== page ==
Published 4 years ago.
About a 5 minute read.
Sustainability experts for decades have been exhorting managers to focus more on the function their products deliver and less on the product itself. Biosphere Rule #5, Function Over Form, is focused on fulfilling customers’ functional needs in ways that sustain the value cycle.
This is the sixth in a seven-part series on what author Gregory Unruh calls the
‘Biosphere Rules.’ Read
parts one, two, three,
Biosphere Rule #5, Function Over Form, is focused on fulfilling customers’
functional needs in ways that sustain the value cycle. As we will see, this rule
is an inevitable consequence of building out a Sustainable Product Platform,
as discussed in the previous
As always, the biosphere serves as our guide. Nature has been experimenting with
a variety of species playing different ecosystem roles for billions of years.
The diversity of the biosphere’s innovation is impressive. For example, there
over 200,000 species doing some form of pollination — including moths,
butterflies and bees; as well as bats, birds and bears. Nature is not fixated on
the specific organism doing the work, but more on the function — pollination —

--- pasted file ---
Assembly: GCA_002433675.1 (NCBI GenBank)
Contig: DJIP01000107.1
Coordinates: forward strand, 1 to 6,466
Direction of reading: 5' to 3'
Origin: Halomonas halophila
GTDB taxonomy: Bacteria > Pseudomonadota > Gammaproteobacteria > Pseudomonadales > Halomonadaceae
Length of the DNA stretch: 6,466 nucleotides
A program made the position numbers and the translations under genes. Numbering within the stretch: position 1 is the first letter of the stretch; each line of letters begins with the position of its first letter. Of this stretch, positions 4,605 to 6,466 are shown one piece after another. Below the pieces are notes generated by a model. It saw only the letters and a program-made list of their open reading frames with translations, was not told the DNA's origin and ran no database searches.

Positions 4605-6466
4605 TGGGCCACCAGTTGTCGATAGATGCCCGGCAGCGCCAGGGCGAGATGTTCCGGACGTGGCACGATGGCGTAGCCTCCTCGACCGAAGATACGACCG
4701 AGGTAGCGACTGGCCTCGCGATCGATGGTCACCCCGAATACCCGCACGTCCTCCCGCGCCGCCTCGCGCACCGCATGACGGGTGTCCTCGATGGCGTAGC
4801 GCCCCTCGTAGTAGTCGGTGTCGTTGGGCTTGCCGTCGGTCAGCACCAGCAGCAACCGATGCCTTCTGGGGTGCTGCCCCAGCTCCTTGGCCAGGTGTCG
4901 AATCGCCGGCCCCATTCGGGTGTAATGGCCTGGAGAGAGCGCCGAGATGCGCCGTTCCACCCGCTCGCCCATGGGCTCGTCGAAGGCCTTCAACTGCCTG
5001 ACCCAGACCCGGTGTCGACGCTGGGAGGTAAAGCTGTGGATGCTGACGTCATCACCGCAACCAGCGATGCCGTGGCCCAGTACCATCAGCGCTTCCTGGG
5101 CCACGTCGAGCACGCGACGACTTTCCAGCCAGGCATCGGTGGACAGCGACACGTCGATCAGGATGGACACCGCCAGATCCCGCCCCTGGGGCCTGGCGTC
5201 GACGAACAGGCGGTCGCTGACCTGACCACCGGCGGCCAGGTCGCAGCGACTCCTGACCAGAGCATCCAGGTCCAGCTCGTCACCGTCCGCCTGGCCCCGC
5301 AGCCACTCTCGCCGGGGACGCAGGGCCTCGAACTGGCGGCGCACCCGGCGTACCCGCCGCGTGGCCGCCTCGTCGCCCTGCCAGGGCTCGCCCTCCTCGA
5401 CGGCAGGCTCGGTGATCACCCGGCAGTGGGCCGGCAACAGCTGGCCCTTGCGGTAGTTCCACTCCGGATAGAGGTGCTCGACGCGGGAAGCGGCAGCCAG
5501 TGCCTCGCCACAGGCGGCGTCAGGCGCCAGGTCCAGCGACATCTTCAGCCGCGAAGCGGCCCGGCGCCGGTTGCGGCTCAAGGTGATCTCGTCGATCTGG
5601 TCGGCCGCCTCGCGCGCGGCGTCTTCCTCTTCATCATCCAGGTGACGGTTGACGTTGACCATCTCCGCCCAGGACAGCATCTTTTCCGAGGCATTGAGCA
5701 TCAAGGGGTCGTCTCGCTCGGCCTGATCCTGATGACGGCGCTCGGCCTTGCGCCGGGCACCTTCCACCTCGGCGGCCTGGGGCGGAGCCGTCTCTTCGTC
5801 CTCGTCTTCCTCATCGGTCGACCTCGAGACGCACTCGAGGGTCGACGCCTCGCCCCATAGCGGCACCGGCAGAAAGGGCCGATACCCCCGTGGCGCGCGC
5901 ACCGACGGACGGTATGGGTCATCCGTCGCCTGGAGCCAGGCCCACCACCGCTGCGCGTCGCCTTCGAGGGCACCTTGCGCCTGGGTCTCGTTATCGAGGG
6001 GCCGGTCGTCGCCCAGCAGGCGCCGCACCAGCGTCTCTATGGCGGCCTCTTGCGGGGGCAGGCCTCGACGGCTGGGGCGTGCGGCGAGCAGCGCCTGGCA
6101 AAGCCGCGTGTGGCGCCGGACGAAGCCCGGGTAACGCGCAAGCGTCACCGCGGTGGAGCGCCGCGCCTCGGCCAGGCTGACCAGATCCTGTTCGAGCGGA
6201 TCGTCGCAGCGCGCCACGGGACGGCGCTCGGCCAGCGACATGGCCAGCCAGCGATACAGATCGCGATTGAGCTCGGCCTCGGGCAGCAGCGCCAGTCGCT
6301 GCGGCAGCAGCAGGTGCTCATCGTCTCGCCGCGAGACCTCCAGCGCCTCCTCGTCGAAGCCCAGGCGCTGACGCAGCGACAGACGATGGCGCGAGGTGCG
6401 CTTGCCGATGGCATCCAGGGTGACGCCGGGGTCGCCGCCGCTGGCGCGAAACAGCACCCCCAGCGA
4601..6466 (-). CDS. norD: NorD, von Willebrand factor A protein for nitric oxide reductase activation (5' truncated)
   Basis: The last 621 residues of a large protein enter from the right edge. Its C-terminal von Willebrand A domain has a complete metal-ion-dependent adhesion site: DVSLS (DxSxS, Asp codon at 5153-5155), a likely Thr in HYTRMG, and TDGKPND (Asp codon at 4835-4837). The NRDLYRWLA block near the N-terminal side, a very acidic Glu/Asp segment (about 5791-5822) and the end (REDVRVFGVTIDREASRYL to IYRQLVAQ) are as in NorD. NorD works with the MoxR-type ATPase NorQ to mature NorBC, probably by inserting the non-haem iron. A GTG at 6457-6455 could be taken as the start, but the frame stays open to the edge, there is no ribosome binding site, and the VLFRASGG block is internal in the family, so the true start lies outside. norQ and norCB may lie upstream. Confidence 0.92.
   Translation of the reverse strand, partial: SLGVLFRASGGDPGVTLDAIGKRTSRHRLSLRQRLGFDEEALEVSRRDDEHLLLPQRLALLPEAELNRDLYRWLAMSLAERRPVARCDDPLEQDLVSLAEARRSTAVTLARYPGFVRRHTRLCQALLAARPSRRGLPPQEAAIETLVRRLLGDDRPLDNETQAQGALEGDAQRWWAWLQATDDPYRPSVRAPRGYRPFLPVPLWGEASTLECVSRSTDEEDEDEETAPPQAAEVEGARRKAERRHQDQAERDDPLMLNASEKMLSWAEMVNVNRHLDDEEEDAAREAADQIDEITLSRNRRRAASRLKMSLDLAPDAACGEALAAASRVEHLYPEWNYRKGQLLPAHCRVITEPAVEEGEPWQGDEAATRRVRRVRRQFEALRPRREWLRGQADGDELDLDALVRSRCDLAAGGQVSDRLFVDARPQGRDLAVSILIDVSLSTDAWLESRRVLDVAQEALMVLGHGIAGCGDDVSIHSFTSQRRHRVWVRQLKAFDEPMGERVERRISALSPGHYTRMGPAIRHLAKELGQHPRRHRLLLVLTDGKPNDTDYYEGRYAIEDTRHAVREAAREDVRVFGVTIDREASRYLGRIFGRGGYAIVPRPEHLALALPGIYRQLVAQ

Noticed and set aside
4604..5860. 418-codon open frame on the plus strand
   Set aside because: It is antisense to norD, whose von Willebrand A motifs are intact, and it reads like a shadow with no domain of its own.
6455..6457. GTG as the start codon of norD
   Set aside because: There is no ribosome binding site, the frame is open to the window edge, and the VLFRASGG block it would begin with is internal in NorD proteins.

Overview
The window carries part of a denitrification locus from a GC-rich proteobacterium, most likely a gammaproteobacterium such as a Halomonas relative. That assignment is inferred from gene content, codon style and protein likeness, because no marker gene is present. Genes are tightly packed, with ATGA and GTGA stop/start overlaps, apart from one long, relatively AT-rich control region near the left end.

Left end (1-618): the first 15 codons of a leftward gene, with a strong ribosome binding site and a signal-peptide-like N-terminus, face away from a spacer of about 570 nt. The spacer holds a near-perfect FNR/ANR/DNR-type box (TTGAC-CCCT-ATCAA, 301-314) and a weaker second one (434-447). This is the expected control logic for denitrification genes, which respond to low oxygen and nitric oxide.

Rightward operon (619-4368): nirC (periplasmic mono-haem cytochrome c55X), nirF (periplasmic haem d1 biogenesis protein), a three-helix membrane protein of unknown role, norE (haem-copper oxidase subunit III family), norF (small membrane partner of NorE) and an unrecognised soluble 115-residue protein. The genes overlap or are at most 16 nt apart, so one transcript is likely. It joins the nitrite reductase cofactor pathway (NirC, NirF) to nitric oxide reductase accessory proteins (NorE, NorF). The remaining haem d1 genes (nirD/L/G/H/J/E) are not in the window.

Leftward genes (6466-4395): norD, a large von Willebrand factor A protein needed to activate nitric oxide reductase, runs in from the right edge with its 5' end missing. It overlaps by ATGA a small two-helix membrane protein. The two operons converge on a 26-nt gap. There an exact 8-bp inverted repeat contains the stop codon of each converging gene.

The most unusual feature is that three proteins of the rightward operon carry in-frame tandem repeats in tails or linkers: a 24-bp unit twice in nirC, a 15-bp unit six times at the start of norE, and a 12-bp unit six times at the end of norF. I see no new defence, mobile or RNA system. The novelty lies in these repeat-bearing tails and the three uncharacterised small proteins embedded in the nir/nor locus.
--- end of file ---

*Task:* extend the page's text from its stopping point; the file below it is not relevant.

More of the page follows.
being fulfilled. It's the functions that provide the ecosystem services needed
to sustain the biosphere.
Sustainability experts for decades have been exhorting managers to focus more on
the function their products deliver and less on the product itself. They call on
companies to “servicize” their business — and one of the first executives to
heed this siren song was Ray Anderson, the legendary founder of
Interface carpet. In the
1990s, Anderson read Paul Hawken’s classic, The Ecology of Commerce — which
called, among other things, for companies to stop selling products and start
delivering the functional service provided by the product. Pioneering the
approach, Interface launched the Evergreen
Lease in 1995 under the
slogan, “Selling carpet without selling carpet.”
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There were a lot of good arguments for leasing instead of selling carpet. For
example, carpet wear follows the 80/20 rule, where 80 percent of the wear occurs
on the 20 percent high-traffic surface area. The carpet underneath desks and
filing cabinets gets almost no wear at all. In providing carpeting service,
Interface could inspect the carpet on a monthly basis, and just replace the
handful of worn-out carpet tiles. Because less product is being replaced, it
results in an environmental and business win-win.
While the arguments were compelling, the Evergreen Lease ran into problems — the
biggest of which was the tax rules around leasing. Leasing is tax advantaged
because you are allowed to deduct lease payments as a business expense. But
there is a legal expectation that the leased product will have economic value at
the end of the lease. If you are leasing a BMW, for example, the car is
still valuable when the lease expires. The problem with the carpet tiles is they
didn't really have any economic value at the end of their lease; there was